South Africa rights

Population and society

Since South Africa has been the destination of several migratory waves and conquests that have stratified over time, the composition of its population is rich and complex. According to the 2011 census data, just under 80% of the population is registered as of black African origin, 8.7% of the population is white, 9.5% is of colored origin , while the remaining 2.4% is of Indian and Asian origin in general. Among the indigenous peoples are the Nguni (which include the Zulu, Xhosa, Ndebele and Swazi), the Sotho-tswana, the tsonga, the venda and the last non-Bantu descendants known as khoi-san, originally from the Cape region; the white South African descendants of Dutch, German and French Huguenots who came to South Africa beginning in the seventeenth century, Afrikaans-speaking (Boers or Afrikaners), the English who arrived in South Africa in the nineteenth century following the imposition of the rule of the United Kingdom and immigrants from various European countries, including Greeks, Portuguese, Hungarians, Italians and many Eastern European citizens of Jewish faith. The so-called colored, a residual denomination that is equivalent to mestizo or mixed-blood, which mostly speak Afrikaans, have indeed mixed origins, dating back to Asian or African imported with a status of semi-slavery, to the khoi-san and to the descendants of the unions between Boers and indigenous women. The Indians, partly Hindus and partly Muslims, were brought from the United Kingdom and mostly reside in Zwa Zulu-Natal. Before devoting himself to the struggle for the emancipation of India, Gandhi worked for a long time in South Africa in defense of the rights of the Indians, bequeathing the practices of non-violence. The Chinese community is on the rise. In recent years, the immigration of refugees and asylum seekers from Zimbabwe, Somalia, Congo, Angola, Mozambique, Burundi, Rwanda and Ethiopia has intensified. apartheid has generated emigration flows from the country – to Australia, New Zealand, the United States, Canada or Europe – of whites, driven by fears of growing crime and possible government measures to reduce their privileges. The white population declined by 150,000 between 1996 and 2001, and then increased by 300,000 over the next ten years.

Freedom and rights

Although the Constitution guarantees a wide spectrum of individual civil rights, including the right to non-discrimination on the basis of sexual orientation, a situation of profound inequality remains, in which the white minority enjoys economic resources, opportunities and de facto rights denied to the majority. part of the black population, which continues to have little access to management positions, economic capital and quality education – a report on the inequality of opportunities from the World Bank highlighted how, even in 2012, the situation has not substantially changed and how children belonging to the black majority have far fewer opportunities to finish school and live in a healthy environment. Unemployment is at 25, 5% and the percentage of black employed is at least ten points lower than the other groups. The country ranks 118 out of 187 for the Human Development Index, with an average life span of only 52 years. Officially 90% of the population has access to drinking water and electricity, a positive record attributable to the commitment of post- apartheid governments, but in fact there are still many informal settlements not included in the national census, which do not have any basic services. Various development programs are dedicated to building social housing, with waiting lists that can last for several years and fail to cover real needs. The peculiar structure of the cities during the long period of apartheid makes the redevelopment of townships, the organization of roads and transport and the equitable distribution of public services extremely complicated.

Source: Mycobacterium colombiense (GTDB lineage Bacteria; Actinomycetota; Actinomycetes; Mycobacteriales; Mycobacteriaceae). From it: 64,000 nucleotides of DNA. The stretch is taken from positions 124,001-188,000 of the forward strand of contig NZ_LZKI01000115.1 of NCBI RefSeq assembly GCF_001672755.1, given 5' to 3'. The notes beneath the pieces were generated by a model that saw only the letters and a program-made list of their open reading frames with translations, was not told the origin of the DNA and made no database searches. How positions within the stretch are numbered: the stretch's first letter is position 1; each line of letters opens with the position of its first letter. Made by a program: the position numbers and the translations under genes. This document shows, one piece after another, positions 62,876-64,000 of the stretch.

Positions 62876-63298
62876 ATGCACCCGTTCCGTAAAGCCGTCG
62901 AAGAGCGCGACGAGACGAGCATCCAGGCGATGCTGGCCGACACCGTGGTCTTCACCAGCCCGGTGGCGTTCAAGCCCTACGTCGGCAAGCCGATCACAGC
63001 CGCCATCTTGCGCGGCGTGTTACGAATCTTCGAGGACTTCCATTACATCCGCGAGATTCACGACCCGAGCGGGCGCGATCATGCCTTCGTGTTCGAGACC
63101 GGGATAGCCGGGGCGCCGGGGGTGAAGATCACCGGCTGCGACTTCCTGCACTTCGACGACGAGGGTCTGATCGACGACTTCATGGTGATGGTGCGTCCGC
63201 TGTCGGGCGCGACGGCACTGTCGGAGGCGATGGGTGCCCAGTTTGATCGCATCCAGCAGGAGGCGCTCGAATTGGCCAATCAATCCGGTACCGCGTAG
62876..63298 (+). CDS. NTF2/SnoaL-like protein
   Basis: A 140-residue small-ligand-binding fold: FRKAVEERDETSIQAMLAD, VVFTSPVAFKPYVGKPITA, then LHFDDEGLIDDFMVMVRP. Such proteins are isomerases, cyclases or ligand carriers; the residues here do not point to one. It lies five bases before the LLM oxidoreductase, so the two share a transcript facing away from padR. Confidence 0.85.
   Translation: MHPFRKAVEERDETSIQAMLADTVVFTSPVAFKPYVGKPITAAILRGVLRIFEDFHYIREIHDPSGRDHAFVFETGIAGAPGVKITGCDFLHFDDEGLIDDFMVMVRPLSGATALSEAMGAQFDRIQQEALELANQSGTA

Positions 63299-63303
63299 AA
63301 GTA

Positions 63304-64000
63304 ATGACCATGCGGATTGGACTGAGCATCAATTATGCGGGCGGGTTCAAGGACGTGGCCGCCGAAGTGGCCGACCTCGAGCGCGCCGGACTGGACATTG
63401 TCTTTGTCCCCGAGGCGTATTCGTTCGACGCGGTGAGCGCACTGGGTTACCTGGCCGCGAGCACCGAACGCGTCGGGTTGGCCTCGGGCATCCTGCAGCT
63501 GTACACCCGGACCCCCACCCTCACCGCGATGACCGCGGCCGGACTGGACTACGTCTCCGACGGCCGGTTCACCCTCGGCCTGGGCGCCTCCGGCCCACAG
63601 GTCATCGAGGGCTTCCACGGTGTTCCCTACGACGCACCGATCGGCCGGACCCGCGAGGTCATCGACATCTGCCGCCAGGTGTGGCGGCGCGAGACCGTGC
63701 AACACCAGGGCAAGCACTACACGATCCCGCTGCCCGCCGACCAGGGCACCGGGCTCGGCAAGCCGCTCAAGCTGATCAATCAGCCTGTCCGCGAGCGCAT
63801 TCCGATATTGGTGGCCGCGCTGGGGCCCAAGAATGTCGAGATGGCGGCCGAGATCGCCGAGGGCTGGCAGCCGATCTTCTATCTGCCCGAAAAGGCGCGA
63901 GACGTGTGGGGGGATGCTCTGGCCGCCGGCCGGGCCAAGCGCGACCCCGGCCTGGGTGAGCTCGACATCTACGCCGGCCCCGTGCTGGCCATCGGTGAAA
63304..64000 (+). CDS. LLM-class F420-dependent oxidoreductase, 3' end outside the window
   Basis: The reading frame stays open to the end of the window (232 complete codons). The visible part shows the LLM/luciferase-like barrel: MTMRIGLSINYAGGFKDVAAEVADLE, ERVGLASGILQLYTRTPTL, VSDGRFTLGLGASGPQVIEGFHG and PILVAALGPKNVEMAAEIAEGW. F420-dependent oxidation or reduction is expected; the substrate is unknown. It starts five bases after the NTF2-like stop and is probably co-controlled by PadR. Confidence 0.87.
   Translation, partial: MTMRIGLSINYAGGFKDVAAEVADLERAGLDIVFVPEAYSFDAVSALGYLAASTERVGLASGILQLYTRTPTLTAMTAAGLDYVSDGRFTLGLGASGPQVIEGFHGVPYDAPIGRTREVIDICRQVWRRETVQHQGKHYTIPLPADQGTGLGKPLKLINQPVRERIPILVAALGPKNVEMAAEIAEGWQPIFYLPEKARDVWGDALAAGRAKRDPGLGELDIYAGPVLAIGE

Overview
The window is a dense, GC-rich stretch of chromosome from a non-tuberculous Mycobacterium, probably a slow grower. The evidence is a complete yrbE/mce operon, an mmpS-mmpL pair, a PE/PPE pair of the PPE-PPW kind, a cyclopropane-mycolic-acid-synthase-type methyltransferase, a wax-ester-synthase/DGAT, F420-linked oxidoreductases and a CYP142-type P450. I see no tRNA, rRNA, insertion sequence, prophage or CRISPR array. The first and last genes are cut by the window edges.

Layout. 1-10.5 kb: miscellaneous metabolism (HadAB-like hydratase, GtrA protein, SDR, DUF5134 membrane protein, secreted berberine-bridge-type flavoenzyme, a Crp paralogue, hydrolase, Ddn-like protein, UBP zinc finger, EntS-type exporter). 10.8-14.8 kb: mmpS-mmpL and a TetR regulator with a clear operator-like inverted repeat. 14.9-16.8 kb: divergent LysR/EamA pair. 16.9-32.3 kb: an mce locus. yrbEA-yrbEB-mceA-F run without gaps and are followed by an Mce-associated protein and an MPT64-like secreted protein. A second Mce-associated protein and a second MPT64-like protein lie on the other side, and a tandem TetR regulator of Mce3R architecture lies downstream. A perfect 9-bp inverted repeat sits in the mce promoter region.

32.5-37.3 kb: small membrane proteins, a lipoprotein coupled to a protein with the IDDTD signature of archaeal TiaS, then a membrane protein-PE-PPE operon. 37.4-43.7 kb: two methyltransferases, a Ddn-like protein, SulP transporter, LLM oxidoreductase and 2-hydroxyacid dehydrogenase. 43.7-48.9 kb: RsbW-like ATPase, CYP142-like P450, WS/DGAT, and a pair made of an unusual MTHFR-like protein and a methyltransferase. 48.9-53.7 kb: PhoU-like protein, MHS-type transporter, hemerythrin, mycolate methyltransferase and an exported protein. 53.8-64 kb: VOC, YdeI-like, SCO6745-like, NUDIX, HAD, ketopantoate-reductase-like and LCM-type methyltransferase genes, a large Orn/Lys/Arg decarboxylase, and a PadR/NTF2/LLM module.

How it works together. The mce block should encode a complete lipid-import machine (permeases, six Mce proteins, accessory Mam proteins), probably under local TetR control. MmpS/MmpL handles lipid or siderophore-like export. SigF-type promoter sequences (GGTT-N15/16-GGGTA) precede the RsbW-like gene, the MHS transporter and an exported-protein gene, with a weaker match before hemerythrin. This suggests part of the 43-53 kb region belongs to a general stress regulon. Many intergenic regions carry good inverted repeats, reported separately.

Thanks to the efforts of the Zuma government, forced to redress the controversial Mbeki policy (which according to a Harvard University study caused 330,000 deaths between 2000 and 2005), the HIV prevalence rate has dropped to 17., 9% (with 56% of infections concerning women), remaining however the fourth in the world. Today 66% of HIV-positive people have access to antiretroviral treatment and the prevalence of the virus is decreasing in young people between the ages of 15 and 29 (from 13% in 2008 to 8% in 2011), a sign that awareness campaigns and therapies are proving effective.

In recent years, some legislative proposals, never reached parliament, which would limit the freedom of reporting of the Sabc (South African Broadcasting Corporation, still independent from the government), have raised fears of restrictions on civil liberties. The New Secrecy Bill, which conditions access to information considered sensitive and establishes severe penalties for those who find themselves in possession of confidential information, is having a controversial parliamentary process.

The vitality of civil society and the associative experiences matured during the apartheid years makes public opinion particularly vigilant and active with respect to the protection of rights. For South Africa democracy and rights, please check

South Africa rights